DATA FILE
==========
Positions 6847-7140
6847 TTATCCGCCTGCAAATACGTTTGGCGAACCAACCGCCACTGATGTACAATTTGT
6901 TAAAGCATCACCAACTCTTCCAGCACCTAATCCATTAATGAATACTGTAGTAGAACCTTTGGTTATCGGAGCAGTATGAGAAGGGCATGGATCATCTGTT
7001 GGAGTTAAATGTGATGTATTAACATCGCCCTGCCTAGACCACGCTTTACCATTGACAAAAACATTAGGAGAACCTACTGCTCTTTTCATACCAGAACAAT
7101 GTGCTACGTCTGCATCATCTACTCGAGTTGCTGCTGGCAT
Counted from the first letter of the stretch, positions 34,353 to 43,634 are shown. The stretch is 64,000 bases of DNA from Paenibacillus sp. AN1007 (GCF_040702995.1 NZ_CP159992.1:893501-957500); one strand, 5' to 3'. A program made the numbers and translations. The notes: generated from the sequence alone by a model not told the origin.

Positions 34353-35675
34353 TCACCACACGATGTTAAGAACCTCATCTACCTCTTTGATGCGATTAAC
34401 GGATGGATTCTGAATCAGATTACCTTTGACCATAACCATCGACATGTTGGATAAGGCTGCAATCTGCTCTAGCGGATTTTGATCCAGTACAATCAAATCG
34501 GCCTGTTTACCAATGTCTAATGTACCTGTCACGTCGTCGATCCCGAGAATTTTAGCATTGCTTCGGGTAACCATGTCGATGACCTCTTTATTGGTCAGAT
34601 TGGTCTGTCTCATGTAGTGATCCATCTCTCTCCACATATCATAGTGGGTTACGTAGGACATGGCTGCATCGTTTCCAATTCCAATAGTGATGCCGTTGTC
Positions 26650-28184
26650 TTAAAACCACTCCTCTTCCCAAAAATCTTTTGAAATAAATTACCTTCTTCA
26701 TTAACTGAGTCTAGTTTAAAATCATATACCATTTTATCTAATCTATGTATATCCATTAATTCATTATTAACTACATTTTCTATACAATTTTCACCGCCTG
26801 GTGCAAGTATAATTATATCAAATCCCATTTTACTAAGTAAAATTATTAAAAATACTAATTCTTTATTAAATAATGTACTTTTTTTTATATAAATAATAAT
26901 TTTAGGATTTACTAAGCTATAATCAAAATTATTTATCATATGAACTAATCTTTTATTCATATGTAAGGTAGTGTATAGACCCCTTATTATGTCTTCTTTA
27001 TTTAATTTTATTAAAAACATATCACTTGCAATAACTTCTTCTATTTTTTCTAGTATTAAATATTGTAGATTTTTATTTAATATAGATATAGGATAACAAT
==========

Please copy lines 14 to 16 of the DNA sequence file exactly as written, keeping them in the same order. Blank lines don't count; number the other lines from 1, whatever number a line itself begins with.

26701 TTAACTGAGTCTAGTTTAAAATCATATACCATTTTATCTAATCTATGTATATCCATTAATTCATTATTAACTACATTTTCTATACAATTTTCACCGCCTG
26801 GTGCAAGTATAATTATATCAAATCCCATTTTACTAAGTAAAATTATTAAAAATACTAATTCTTTATTAAATAATGTACTTTTTTTTATATAAATAATAAT
26901 TTTAGGATTTACTAAGCTATAATCAAAATTATTTATCATATGAACTAATCTTTTATTCATATGTAAGGTAGTGTATAGACCCCTTATTATGTCTTCTTTA